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#11
I am not on about the BBC report. I am on about the Service Inquiry at the following link......

https://assets.publishing.service.g...AIN_SI_Combined_Revised_Final_Redacted-RT.pdf

You are right, its late, i am also old but done bugger all today!

But your comment about "we've all been on courses...". You may understand more why i said it after reading the correctly referred publication but an example is you do your basic driving type course early in career, all correct and hands on the steering wheel at the 10-to2 position. Then later on you do some sort of instructional course. They don't regurgitate all the basics as everyone assumes you can carry out the driving bit correctly (in the accident case, the unload and correctly raising your hand) and concentrate more on the instructional delivery bit is correct (in the accident case, hitting targets up to 900m away).
Thank you - that's genuinely helpful, and I appreciate it.
 
#12
I have only had a quick read of the first couple of pages, didn`t see any mention of SASC, I would have thought that this training would have had some input from them

Archie
 

Fang_Farrier

LE
Kit Reviewer
Book Reviewer
#13
1741 Accident occurs
1743 Emergency Services called
1815 Ambulance arrives
1840 Doctor arrives


Even for Tain that's a very poor response time. The training area is only a few minutes outside the town.
 

Fang_Farrier

LE
Kit Reviewer
Book Reviewer
#14
I have only had a quick read of the first couple of pages, didn`t see any mention of SASC, I would have thought that this training would have had some input from them

Archie
You probably stopped before the Train the Trainers reference then.
 

Fang_Farrier

LE
Kit Reviewer
Book Reviewer
#15
What surprises me if the number of Scots DG on the course, I didn't know they had snipers.
 
#16
What surprises me if the number of Scots DG on the course, I didn't know they had snipers.
Due to 2020 they lost the tanks and became light......using Jackals. So having Snipers fits in more with that role now.
 
#17
What surprises me if the number of Scots DG on the course, I didn't know they had snipers.
DGs reroled from ch2 to jackals… sniping is handy for istar. Snipers intermingled with recce, produce excellent patrol reports.
fecking spell check sitar aint istar
 
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#18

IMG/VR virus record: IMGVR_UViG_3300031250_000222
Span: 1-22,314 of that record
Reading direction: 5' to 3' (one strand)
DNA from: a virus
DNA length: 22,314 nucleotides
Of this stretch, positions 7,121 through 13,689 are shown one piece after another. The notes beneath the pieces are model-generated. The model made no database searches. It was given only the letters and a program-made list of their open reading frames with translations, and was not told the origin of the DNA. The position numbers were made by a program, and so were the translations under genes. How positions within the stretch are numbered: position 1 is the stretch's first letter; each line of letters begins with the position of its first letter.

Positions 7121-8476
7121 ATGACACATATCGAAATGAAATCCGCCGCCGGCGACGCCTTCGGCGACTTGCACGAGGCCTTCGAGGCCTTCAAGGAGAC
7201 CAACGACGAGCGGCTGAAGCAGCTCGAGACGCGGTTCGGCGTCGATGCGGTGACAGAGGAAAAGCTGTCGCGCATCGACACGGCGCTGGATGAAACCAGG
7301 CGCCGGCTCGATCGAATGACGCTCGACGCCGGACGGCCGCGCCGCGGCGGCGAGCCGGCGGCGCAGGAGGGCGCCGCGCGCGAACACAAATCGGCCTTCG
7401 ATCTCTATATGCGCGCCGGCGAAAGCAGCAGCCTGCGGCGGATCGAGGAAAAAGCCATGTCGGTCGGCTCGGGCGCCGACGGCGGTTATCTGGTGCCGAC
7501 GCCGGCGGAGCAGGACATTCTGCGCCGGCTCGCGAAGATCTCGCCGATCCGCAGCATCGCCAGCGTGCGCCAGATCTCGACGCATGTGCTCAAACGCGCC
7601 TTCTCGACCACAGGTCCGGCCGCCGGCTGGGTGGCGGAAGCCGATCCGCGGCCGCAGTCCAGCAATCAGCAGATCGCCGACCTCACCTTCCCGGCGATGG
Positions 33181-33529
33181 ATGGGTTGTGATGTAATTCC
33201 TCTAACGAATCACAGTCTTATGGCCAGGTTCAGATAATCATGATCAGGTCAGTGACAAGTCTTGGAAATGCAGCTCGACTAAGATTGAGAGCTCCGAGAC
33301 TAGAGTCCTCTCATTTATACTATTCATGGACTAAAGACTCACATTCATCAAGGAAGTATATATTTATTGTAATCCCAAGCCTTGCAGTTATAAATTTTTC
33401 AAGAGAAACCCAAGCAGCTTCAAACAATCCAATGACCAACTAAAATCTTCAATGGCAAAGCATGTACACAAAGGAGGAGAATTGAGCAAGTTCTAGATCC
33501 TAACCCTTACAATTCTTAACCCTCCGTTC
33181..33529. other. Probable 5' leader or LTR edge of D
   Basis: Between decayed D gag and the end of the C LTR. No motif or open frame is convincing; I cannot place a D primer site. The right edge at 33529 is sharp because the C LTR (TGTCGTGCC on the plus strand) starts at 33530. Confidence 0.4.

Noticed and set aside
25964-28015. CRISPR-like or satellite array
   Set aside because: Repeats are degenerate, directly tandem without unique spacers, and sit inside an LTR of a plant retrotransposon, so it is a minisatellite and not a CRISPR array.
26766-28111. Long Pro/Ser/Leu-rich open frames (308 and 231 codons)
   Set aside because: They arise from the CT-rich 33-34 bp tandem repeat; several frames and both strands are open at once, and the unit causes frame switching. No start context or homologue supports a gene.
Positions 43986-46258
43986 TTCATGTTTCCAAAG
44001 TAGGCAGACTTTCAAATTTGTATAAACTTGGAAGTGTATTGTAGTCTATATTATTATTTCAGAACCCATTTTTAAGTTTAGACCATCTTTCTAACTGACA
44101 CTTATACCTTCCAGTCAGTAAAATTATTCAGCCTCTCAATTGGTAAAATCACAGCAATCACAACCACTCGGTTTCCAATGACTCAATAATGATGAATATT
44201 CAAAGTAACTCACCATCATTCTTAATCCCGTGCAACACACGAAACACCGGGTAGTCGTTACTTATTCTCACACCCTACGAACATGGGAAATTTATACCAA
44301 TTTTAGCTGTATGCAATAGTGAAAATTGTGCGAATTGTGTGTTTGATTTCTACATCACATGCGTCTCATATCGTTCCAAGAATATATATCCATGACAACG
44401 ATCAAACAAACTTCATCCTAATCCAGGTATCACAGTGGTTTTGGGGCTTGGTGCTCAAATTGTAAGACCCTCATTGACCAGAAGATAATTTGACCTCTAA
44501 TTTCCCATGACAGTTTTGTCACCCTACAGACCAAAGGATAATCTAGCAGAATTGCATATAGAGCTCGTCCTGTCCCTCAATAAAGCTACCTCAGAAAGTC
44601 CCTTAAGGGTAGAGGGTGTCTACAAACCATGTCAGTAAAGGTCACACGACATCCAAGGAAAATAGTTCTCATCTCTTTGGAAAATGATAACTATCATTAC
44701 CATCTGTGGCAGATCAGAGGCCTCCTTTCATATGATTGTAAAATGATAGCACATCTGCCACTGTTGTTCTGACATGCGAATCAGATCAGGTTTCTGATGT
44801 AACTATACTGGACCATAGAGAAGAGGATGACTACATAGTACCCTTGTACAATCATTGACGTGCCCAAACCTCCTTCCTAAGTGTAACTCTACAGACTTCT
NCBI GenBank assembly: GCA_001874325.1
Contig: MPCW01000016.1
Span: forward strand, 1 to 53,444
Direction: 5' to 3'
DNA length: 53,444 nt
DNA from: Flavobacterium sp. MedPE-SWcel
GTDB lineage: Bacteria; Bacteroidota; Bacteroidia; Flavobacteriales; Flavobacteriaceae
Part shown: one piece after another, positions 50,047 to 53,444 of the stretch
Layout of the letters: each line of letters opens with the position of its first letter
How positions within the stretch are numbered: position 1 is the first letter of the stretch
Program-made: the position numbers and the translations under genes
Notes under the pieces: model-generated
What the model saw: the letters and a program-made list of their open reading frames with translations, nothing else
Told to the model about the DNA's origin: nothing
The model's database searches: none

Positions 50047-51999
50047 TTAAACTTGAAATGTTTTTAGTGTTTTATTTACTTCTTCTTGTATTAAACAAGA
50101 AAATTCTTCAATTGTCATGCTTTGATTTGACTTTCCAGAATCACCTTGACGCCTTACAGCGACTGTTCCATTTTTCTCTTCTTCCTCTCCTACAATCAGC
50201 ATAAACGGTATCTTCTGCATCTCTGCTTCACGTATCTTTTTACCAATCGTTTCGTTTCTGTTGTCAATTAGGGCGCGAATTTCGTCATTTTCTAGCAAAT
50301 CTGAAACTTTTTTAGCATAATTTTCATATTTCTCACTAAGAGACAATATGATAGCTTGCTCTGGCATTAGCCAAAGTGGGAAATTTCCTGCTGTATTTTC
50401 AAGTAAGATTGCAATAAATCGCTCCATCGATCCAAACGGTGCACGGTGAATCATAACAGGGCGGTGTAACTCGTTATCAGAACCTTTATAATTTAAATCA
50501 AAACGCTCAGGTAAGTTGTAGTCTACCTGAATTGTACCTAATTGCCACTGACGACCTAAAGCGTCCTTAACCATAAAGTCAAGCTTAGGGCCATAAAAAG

I have only had a quick read of the first couple of pages, didn`t see any mention of SASC, I would have thought that this training would have had some input from them

Archie
I've read nothing yet beyond the BBC report: I've the impression it was a Unit sniper cadre, rather than a full-blown sniper qualifying course.

It's over 30 years ago, but back then, one of my responsibilities as a District SO3 Training, was to organise an SASC-supported quals-earning District concentration.

From which I'm extrapolating my above hypothesis.

Even so, you would expect (hope, at the very least) that qualified unit instructors would apply in detail the standards to which they were taught to adhere when they were awarded their instructor qualifications.

This is, BTW, the second thread I've followed lately, where slackness on the part of supposedly expert individuals had led to avoidable death. The first was Cav, and had Cav arguing that (somehow) deviation from the drills as taught, is both to be expected, and forgivable.

Let's hope that there's no infantry out there on Arrse who would endorse that view.

Safety drills are drills for a reason.
 
#19
I've read nothing yet beyond the BBC report: I've the impression it was a Unit sniper cadre, rather than a full-blown sniper qualifying course.

It's over 30 years ago, but back then, one of my responsibilities as a District SO3 Training, was to organise an SASC-supported quals-earning District concentration.

From which I'm extrapolating my above hypothesis.

Even so, you would expect (hope, at the very least) that qualified unit instructors would apply in detail the standards to which they were taught to adhere when they were awarded their instructor qualifications.

This is, BTW, the second thread I've followed lately, where slackness on the part of supposedly expert individuals had led to avoidable death. The first was Cav, and had Cav arguing that (somehow) deviation from the drills as taught, is both to be expected, and forgivable.

Let's hope that there's no infantry out there on Arrse who would endorse that view.

Safety drills are drills for a reason.
I know you haven't had time yet, but you need to scan the SI report. I posted the link at #3.
 
#20
Stonker....it seems that things have certainly changed. Centralised training was mentioned being held at Brecon but this was not suitable due to limited capacity and high failure rates. It was then decided to put the now called Sniper Operator's Course down to Div/Bde level being undertaken by nominated Units.